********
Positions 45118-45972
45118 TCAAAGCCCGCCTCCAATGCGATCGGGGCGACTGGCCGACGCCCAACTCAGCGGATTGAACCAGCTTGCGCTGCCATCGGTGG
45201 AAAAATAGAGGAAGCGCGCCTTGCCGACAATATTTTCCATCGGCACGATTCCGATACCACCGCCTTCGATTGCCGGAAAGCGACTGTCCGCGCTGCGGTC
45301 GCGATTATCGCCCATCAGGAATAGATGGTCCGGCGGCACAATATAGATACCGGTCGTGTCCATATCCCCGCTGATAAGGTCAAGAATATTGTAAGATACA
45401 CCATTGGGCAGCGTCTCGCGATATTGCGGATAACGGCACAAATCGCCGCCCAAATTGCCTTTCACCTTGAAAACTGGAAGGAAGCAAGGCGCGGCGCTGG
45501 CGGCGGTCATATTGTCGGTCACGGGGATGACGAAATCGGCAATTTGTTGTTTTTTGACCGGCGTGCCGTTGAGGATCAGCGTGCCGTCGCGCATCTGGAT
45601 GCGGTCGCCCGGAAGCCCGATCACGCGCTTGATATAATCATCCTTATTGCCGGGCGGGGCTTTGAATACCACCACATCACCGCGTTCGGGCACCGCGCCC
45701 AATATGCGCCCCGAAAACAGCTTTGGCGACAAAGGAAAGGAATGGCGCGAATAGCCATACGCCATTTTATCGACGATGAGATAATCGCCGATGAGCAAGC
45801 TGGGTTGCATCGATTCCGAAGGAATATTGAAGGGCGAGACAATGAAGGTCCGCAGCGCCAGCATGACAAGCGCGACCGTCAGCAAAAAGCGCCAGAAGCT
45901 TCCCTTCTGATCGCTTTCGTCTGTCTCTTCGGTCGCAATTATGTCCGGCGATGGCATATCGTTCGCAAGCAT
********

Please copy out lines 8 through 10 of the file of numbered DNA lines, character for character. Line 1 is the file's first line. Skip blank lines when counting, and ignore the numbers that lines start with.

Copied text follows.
45701 AATATGCGCCCCGAAAACAGCTTTGGCGACAAAGGAAAGGAATGGCGCGAATAGCCATACGCCATTTTATCGACGATGAGATAATCGCCGATGAGCAAGC
45801 TGGGTTGCATCGATTCCGAAGGAATATTGAAGGGCGAGACAATGAAGGTCCGCAGCGCCAGCATGACAAGCGCGACCGTCAGCAAAAAGCGCCAGAAGCT
45901 TCCCTTCTGATCGCTTTCGTCTGTCTCTTCGGTCGCAATTATGTCCGGCGATGGCATATCGTTCGCAAGCAT